The Hitchhiker’s Guide to the Galaxy by Douglas Adams
It’s unfair, really. While the PINES library system has the audiobook of Brideshead Revisited as narrated by the incomparable Jeremy Irons, I can’t get my grubby paws on it, since it’s not in my immediate library system, composed of my library and two nearest ones. They won’t ship audiobooks and DVDs over for no reason. I may become a librarian just to fix this gross oversight. (Actually, it’s because they fear that the Georgia sun might damage the goods, which is a totally valid concern.) In any case, deprived of a free copy of Brideshead Revisited, I cast around the audiobooks at a loss—until I saw The Hitchhiker’s Guide to the Galaxy as narrated by Stephen Fry on the shelf, which came home with me. (I should note that this was the first thing I did upon moving home, even before actually moving home.)
The Hitchhiker’s Guide to the Galaxy begins on a very bad day for Arthur Dent; he’s just recently learned that his house is going to be knocked down to make room for a bypass. But it’s an even worse day for the Earth, as it is scheduled to be demolished for much the same reason, but on a galactic scale. And humanity doesn’t even know. Luckily, Arthur Dent’s friend, Ford Prefect, isn’t human—he’s an alien researcher for The Hitchhiker’s Guide to the Galaxy, an extremely useful and practical resource for seeing the universe for less than thirty Altairian dollars a day. Ford rescues Arthur and the two begin hitchhiking across the universe, eventually running into Zaphod Beeblebrox, the fugitive Galactic President, and Trillian, Zaphod’s girlfriend and the last Earthwoman in the universe.
Absurd isn’t quite the right way to describe The Hitchhiker’s Guide to the Galaxy; there’s a method to this madness. It’s wacky, irreverent, and flexible. I read the first three installments in this series in middle school and quite enjoyed the 2005 film adaptation (which reminds me, I need to rewatch it!). Adams himself never took the view that this story could only be told one way; it’s a text that leaps across mediums and changes in the process, as any text translated into different mediums should. While there’s a lot of dry humor here, a lot of the fun comes organically from the characters and the charmingly blunt manner of the Guide itself. All of this is to say that this series has a very unique flavor to it; if you like British humor, you’ll be more inclined towards it, I think, but ultimately it’s a hit or miss thing for most people—would you be charmed or amused by the prospect of mice running the Earth, elderly gentlemen who manufacture luxury planets, and one singularly British guy being put upon by the entire universe and taking it rather well? I certainly am.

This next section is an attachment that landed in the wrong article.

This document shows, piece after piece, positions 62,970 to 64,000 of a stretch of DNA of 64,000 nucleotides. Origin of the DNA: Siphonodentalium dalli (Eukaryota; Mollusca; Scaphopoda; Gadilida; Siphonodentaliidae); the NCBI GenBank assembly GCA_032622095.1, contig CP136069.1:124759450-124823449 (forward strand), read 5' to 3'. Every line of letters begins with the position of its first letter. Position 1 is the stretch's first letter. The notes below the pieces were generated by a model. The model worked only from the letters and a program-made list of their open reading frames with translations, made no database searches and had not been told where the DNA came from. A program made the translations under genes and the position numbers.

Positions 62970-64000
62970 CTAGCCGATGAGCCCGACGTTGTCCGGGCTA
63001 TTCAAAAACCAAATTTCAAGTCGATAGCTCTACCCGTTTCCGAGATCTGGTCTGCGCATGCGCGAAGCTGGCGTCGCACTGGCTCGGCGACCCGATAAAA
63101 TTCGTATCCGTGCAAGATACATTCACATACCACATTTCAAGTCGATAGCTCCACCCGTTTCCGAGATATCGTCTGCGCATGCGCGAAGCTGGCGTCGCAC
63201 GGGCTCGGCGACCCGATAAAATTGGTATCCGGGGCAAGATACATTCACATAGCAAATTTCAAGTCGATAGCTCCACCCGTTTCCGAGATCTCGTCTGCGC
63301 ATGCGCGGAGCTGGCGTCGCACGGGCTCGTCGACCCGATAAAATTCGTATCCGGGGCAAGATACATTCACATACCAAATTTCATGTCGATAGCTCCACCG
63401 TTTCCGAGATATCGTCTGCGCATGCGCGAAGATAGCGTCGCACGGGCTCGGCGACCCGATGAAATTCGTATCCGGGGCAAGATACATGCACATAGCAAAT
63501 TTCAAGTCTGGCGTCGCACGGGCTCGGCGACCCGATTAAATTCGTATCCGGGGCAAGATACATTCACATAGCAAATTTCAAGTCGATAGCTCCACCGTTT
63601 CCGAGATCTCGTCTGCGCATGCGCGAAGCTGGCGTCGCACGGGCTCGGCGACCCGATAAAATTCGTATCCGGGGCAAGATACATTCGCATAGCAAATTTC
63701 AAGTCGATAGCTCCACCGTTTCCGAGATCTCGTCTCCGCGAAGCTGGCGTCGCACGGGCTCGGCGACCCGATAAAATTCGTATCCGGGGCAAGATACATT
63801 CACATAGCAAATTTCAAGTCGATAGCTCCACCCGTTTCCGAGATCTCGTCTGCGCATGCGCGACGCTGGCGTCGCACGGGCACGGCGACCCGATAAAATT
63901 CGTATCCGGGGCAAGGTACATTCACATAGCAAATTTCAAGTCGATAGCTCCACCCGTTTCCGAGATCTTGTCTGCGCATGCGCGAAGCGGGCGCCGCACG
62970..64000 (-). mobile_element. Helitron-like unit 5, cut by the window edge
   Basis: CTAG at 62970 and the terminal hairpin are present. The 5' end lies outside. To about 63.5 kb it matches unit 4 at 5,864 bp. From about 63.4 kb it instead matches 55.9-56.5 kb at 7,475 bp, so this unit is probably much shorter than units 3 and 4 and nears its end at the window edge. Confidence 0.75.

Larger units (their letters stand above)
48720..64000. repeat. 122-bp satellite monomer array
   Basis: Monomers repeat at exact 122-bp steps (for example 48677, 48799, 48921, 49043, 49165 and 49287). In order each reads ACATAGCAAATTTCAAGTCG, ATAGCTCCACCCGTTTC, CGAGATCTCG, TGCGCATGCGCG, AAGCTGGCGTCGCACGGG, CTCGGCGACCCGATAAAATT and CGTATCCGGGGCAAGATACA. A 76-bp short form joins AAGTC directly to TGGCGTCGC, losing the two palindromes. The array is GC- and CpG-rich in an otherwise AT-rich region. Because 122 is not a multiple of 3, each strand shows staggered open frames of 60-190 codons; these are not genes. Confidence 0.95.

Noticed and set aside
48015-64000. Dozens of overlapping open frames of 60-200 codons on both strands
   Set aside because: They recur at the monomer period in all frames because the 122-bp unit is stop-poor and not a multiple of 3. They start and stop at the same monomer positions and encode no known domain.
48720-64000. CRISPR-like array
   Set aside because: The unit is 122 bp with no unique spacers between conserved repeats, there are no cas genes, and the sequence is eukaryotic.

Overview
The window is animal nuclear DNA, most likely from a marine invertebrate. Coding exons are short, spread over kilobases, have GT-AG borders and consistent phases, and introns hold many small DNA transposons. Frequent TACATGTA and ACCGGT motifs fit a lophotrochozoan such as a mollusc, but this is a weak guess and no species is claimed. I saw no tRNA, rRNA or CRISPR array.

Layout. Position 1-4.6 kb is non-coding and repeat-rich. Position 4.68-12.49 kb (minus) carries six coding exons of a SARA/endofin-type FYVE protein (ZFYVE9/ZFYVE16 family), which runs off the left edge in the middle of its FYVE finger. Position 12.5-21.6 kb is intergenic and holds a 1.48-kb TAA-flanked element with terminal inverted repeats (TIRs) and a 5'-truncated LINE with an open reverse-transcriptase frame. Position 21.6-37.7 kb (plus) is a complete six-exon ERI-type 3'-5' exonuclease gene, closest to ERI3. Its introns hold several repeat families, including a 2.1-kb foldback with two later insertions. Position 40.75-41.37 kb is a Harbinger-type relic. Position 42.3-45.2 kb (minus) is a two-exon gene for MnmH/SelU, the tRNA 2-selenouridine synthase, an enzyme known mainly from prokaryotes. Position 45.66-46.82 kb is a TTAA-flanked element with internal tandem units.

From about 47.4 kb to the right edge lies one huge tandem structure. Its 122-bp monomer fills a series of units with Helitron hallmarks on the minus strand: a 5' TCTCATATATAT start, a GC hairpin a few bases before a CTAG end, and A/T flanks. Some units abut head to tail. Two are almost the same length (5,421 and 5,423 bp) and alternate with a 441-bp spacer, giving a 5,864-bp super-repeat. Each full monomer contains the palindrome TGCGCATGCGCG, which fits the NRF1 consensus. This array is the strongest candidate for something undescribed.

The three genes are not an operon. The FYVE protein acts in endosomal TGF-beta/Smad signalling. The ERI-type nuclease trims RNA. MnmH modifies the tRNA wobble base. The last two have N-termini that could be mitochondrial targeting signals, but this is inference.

But it’s the sheer amount of wacky humor that might put some people off. The plot, such as it is, is mostly a frame for quite good jokes to hang off of, full of utterly absurd situations for Arthur to try and react to. When the plot takes a turn for the deeper, Adams glosses over it neatly. For instance, when Arthur and Trillian try to wrap their minds around the fact that their entire planet is gone, they can’t; Arthur, to his credit, is disturbed by this blankness. I don’t see this as a problem, but a lot of my favorite comedies have a little more meat on their narrative bones, such as Hot Fuzz, which manages to be screamingly funny, well-structured, and touch on friendship and community in the process. The Hitchhiker’s Guide to the Galaxy, in contrast, just sort of… ends. Technically, it wraps up the story of the mice, but our main characters escape a shoot out, decide to go get lunch, and that’s it. It’s a funny moment, but I wanted something a little stronger narratively. But it’s still remarkably clever and witty.
Stephen Fry is a brilliant narrator for this series—in fact, Adams wanted him (and got him!) to be the voice of the Guide in the 2005 film adaptation. While I love Fry, I think I’ve only seen him in some episodes of A Bit of Fry and Laurie and, of course, in Wilde. I was surprised to discover his range—not that I didn’t think he had one, but the way he characterizes Arthur, Ford, and Zaphod vocally is subtle and brilliant. His natural speaking voice is so recognizable that it was fantastic to hear his voice step back and another one take over. He’s crisp, clear, and clearly paying attention to the material. I do have one more thing to say about the audiobook presentation—the music. Is it standard practice to include a musical accompaniment at the beginning and end of an audiobook? I find it distracting and, especially at the end, jarring.
Bottom line: The Hitchhiker’s Guide to the Galaxy is a light, wacky, and irreverent romp, relying heavily on its fantastic wit and less on its story. The audiobook is narrated brilliantly by Stephen Fry. Worth a look if you like to laugh.
I rented this audiobook from the public library.